This increase in late-stage diagnoses likely reflects the reduction in screening following the US Preventive Services Task Force (USPSTF) recommendation in 2012 against routine prostate-specific antigen (PSA) testing. Testing blood for PSA levels can often help find cancer at an early stage, when it is only in the prostate (localized). However, concerns about overdiagnosis and overtreatment (the diagnosis and treatment of cancer that would never have caused harm) as a result of widespread PSA testing led to the change in the USPSTF guideline.
In 2018, the USPSTF revised the guideline again to recommend informed decision making among men ages 55 to 69. However, studies have found that Black men are less likely than White men to be informed about screening.
Prostate cancer death rates are more than twice as high in Black men than in White men. In fact, Black men have the highest prostate cancer death rate of any racial or ethnic group in the US. ACS researchers note that this disparity likely reflects less access to high-quality treatment, in addition to higher incidence. Studies show Black men diagnosed with advanced-stage prostate cancer are significantly less likely to receive any treatment compared with White men, even when they have similar health insurance.
The overall cancer incidence rate in Black men was 6% higher compared with White men during the period from 2014 to 2018. Specifically, Black men are more likely to be diagnosed with prostate, lung, colorectal, kidney, liver, and pancreatic cancer.
The overall cancer death rate in Black men was 19% higher than White men during the period from 2015 to 2019. Specifically, Black men had double the risk of dying from multiple myeloma and prostate cancer and almost 3 times the risk of dying from stomach cancer compared to White men.
Overall, Black women have an 8% LOWER cancer incidence rate compared with White women. Specifically, Black women are LESS likely to be diagnosed with breast and lung cancer.
However, Black women are MORE likely to be diagnosed with stomach, liver, and pancreatic cancer—all of which have low survival rates.
In contrast to the lower overall incidence rate, Black women have a 12% HIGHER overall cancer death rate than White women. Specifically, Black women have double the risk of dying from uterine corpus (endometrial) cancer and are 41% more likely to die from breast cancer even though their incidence rates are similar to or lower than those of White women.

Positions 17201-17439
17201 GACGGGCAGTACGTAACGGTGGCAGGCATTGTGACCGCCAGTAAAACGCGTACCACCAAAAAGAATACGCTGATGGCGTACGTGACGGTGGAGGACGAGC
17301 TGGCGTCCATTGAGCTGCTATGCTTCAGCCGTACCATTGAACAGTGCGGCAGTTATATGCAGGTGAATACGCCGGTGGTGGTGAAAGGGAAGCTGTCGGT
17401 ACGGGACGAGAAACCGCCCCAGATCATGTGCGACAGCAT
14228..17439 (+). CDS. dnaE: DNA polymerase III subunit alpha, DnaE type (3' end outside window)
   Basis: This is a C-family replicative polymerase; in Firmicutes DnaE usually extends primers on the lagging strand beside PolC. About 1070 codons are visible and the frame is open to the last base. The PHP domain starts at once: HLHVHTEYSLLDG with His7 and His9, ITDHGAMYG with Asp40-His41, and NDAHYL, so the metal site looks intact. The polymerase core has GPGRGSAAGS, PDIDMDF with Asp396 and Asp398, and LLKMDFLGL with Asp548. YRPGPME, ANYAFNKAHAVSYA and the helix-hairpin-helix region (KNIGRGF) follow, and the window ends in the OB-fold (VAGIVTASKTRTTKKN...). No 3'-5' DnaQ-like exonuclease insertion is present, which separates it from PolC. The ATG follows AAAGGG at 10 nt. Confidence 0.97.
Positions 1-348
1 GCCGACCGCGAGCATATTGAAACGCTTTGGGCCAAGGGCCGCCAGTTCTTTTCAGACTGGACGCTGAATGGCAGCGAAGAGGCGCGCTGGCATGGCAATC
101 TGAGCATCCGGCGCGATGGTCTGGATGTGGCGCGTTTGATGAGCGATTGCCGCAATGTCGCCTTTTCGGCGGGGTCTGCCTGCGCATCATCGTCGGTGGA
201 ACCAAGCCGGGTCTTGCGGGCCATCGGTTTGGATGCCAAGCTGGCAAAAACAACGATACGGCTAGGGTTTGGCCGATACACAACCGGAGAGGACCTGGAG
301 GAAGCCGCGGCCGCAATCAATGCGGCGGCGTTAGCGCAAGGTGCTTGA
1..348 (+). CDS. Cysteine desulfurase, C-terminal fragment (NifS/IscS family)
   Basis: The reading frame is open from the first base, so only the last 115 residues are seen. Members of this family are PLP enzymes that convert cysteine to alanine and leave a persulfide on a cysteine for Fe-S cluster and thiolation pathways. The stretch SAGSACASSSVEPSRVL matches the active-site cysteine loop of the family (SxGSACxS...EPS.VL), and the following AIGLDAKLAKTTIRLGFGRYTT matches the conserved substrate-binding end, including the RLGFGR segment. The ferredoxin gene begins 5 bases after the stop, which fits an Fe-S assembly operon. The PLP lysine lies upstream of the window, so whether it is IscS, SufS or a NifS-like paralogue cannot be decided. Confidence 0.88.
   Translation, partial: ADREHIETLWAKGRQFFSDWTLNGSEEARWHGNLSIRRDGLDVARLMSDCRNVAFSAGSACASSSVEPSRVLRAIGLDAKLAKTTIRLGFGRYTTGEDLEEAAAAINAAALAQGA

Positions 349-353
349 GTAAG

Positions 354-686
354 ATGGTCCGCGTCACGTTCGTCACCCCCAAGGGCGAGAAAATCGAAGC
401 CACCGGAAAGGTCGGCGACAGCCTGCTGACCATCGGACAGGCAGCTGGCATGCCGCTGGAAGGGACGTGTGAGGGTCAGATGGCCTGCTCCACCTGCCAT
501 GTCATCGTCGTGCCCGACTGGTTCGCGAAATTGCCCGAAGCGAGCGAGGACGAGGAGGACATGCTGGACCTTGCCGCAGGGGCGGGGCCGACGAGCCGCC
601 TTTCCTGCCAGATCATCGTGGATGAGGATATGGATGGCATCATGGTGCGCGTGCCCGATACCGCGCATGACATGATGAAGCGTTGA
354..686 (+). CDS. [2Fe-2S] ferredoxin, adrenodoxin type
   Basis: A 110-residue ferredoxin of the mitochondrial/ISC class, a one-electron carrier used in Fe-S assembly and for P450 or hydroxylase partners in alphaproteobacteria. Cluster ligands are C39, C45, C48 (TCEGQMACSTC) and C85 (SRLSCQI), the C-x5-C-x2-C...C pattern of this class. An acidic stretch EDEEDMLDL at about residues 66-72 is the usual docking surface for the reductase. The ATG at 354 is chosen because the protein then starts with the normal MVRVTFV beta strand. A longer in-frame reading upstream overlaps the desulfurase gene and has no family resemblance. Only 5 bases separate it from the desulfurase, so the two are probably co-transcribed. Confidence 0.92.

The wide disparity in breast cancer death rates between Black and White women likely reflects fewer cancers being diagnosed at a localized (early) stage (57% in Black women compared with 67% in White women), as well as less access to high-quality treatment. Cancers diagnosed at a later, more advanced stage are typically more complicated to treat. Black women have a lower 5-year survival rate overall and for every every stage of diagnosis. About 82% of Black women live at least 5 years after their initial breast cancer diagnosis, compared to 92% of White women.
Higher death rates from breast cancer among Black women are also likely related to:
Expected new cases of cancer in Black people 2022: About 224,080
Expected cancer deaths among Black people in 2022: About 73,680
Colorectal cancer is the third most common cancer and the third-leading cause of death from cancer in Black men and women, similar to the general population.
Multiple myeloma incidence rates and death rates are about 2 times higher in Black people than in White people. Incidence rates for people younger than age 50 are almost 3 times higher for Black men and more than 3 times higher in Black women.
Geographical location affects rates of new cancer cases and deaths. Variations across states reflect differences in the prevalence of risk factors, such as smoking and obesity, as well as differences in public health policies, such as Medicaid expansion, that affect access to care.
The ACS is committed to reducing the racial disparity gap across the continuum of cancer care. Here are some ways the research teams are helping close the gap.
For more examples our work, see Cancer Disparities ACS Research Highlights.